Fear of the Other

American Civil rights leader Dr Martin Luther King, Jr. said, ‘ Men hate each other because they fear each other, and they fear each other because they don’t know each other, and they don’t know each other because they are often separated from each other’.

Fear of the Other

I live on a ‘privileged’ compound in Riyadh and I am not sure if it’s good or bad for my soul. I am not sure if the benefits of living in such a closed and controlled environment are in the long term good for the promotion and understanding of the rich tapestry of Saudi life. I am not sure how and why the housing landscape has evolved in cities like Riyadh. Who are the architects of these and why have they been built and housed in such a separated way? Gated communities, in my opinion do not help in the understanding and day to day discourse of intercultural relationships.

How can residents of compounds who jump into their 4×4 dark, tinted windowed vehicles and then jump out again at their place of work or their children driven to their international schools build any community understanding or knowledge regarding the diverse cultures that live and work in Riyadh.

I have a nice apartment loaned to me by my employers. I look out in to a palmed tree square. I awake to a chorus of birds singing in the morning outside my balcony window. Sometimes I swim in one of the many pools scattered around the compound or go to the gym that has all the latest equipment and helps keep my aging body in a ‘fairly’ healthy shape. The roads have no speeding cars and there is plenty of indoor and outdoor space for children to play. There is though something missing.

Most days are the same for those that live in this cultural bubble. Many residents do not make the effort to mingle outside the walls with other communities. I might not fully understand the feeling that for some compound life comes with an element of ‘perceived’ security. However, I feel ‘culturally’ imprisoned by high barbed wire walls and ‘protected’ by armed police and sometimes heavily armed military personal. Getting in to the compound with your vehicle or walking you have to go through three security checks.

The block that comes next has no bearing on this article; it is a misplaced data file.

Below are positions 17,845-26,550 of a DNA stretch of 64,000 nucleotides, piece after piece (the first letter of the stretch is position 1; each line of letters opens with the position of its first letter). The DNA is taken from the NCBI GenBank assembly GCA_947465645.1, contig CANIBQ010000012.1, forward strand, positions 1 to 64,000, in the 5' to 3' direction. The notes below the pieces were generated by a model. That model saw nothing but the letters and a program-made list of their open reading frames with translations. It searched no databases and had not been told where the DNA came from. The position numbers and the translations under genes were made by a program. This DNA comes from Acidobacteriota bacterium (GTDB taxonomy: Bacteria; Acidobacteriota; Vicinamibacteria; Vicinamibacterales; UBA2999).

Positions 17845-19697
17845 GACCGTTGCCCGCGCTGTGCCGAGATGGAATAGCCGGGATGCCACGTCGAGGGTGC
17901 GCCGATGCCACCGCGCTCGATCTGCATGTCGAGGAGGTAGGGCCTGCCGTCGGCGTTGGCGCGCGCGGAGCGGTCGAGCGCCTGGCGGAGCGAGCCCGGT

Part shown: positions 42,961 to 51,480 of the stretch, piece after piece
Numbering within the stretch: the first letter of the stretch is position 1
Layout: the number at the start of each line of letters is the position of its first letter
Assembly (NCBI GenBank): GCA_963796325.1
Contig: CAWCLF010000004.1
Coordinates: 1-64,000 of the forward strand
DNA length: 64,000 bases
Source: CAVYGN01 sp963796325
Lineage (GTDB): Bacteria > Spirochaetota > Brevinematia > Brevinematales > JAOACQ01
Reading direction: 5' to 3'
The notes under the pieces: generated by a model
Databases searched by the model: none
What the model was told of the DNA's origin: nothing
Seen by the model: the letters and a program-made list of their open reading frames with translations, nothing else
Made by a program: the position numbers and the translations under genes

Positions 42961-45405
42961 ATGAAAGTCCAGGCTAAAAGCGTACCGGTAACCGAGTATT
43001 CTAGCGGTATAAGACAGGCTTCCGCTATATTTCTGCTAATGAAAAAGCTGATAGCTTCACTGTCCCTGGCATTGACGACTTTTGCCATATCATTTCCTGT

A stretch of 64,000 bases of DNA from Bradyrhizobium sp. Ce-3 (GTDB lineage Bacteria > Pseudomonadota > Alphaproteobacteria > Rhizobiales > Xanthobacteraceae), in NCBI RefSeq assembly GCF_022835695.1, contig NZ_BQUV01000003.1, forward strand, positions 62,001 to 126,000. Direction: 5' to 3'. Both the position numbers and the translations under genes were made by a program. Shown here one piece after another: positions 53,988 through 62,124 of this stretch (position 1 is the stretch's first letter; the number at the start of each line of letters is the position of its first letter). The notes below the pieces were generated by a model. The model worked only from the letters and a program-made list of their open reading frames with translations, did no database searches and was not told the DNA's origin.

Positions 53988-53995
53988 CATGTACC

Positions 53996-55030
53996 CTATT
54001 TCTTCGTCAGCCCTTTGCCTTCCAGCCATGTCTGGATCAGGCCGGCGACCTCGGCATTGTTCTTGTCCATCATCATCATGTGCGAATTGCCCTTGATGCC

Why as Saudi Arabia evolved in such a way? Why can’t we live in communities and build a landscape that brings host and guest communities together instead of the situation where we have this interconnectedness and gated communities become the rule instead of the exception. I am told constantly that that’s the way it is. Don’t we have the power to change to reverse this type of thinking?

Over the past month I have read many articles in the Arab News on ‘racism’ and ‘stereotyping’ certain communities. Is not part of the problem the separated and gated housing areas that are mushrooming across the city?

I spent twenty years living in multi-ethnic London where the rich, poor and those in the middle live side by side. Where many religious and cultural communities interweave with each other day to day in schools and on housing estates that help them learn about each others cultures and their common values.

Yes, there are some issues around law and order in London but issues that are manageable and are small compared to what I am witnessing in Riyadh. Having lived in both London and Riyadh the promotion, education and building a diverse communal landscape and a culture of learning to live together far outweigh the culture of this ‘fear of the other’.

Ramon Mohamed